and broken parts on exempt machinery. See Indiana Sugars, Inc. v. State
Bd. of Tax Commrs, 683 N.E.2d 1383, 1387 (Ind. Tax Ct. 1997) (finding
that the sworn testimony of a witness constituted sufficient evidence to prove the
matter at hand). The Department presented no evidence contradicting this testimony.
Therefore, Graham is entitled to an exemption for its purchases of these parts.
Graham asserts that the purchase of rope used to tie down tarpaulins on
its tarp buildings is exempt because the tarpaulin protects the hay it stores.
(See Trial Tr. at 94; Petr Ex. A.) Graham claims that
[t]angible personal property used for the purpose of storing work-in-process is not subject
to tax. (Petr Br. at 15.) Graham, however, provides the Court
with no evidence demonstrating how hay is used in any of its production
processes or produced for resale. See 45 IAC 2.2-5-6(d)(7) (stating that [t]angible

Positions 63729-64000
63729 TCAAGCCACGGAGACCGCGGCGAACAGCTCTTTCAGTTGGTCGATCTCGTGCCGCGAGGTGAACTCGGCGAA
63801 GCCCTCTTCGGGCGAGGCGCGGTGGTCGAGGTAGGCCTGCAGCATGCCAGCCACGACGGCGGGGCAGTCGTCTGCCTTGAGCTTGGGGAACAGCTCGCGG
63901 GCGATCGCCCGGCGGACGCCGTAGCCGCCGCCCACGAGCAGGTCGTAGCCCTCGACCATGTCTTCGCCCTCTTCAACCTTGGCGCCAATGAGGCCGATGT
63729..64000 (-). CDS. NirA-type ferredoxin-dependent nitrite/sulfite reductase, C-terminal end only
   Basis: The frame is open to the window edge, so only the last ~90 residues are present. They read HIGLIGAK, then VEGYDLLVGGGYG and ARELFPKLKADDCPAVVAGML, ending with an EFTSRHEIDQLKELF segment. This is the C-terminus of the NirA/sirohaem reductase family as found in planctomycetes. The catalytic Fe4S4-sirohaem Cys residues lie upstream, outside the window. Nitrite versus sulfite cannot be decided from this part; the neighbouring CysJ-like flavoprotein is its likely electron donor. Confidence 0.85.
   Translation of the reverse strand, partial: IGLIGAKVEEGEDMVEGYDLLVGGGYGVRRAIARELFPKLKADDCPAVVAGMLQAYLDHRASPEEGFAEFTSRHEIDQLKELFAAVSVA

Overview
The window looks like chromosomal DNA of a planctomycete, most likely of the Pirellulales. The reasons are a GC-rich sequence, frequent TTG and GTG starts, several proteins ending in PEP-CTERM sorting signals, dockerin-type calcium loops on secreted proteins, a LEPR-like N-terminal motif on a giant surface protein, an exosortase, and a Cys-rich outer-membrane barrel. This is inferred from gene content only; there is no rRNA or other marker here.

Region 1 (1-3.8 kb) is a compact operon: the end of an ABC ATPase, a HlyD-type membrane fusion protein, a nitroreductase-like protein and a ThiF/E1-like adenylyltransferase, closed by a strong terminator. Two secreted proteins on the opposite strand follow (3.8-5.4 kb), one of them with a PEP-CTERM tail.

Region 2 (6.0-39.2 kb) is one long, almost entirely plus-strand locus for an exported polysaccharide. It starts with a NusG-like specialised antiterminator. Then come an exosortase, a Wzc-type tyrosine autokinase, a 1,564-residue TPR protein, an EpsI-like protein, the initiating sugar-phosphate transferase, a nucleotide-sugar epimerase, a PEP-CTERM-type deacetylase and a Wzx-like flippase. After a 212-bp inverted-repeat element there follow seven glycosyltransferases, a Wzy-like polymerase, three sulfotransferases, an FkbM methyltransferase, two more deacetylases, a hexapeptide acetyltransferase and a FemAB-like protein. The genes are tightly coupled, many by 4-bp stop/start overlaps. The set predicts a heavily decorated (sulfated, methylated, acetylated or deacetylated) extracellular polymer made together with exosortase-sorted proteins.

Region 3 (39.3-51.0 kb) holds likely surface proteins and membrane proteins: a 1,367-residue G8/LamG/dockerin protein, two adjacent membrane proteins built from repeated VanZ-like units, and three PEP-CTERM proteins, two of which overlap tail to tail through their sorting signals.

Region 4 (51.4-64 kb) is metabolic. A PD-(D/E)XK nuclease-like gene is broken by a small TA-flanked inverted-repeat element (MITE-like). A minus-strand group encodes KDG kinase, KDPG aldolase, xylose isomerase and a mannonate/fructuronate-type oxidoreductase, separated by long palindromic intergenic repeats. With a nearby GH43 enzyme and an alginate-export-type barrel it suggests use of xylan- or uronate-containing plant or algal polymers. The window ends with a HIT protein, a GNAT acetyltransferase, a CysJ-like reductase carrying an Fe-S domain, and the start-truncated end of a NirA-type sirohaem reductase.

personal property used in or for the purpose of storing work-in-process or semi-finished
goods is not subject to tax if the work-in-process or semi-finished goods are
ultimately or completely produced for resale and are, in fact, resold) (emphasis added).
Thus, the exemption is denied in this instance.
b. Tarpaulin Cover for Wagon
Graham asserts that it is entitled to an exemption for a tarpaulin (tarp)
cover used on its bulk seed tender machine (seeding machine), which consists of
a grain auger and seed wagon. (See Trial Tr. at 96-97; Petr
Ex. A at 18; Petr Ex. B at 25.) At trial, Corya
testified that the seeding machine is used to transfer seed into its planter
or grain drill used to plant corn or soybeans. (See Trial Tr.
at 96.) Corya explained that the tarp cover is specifically designed for
the seeding machine and protects the seed from water, dust, and foreign objects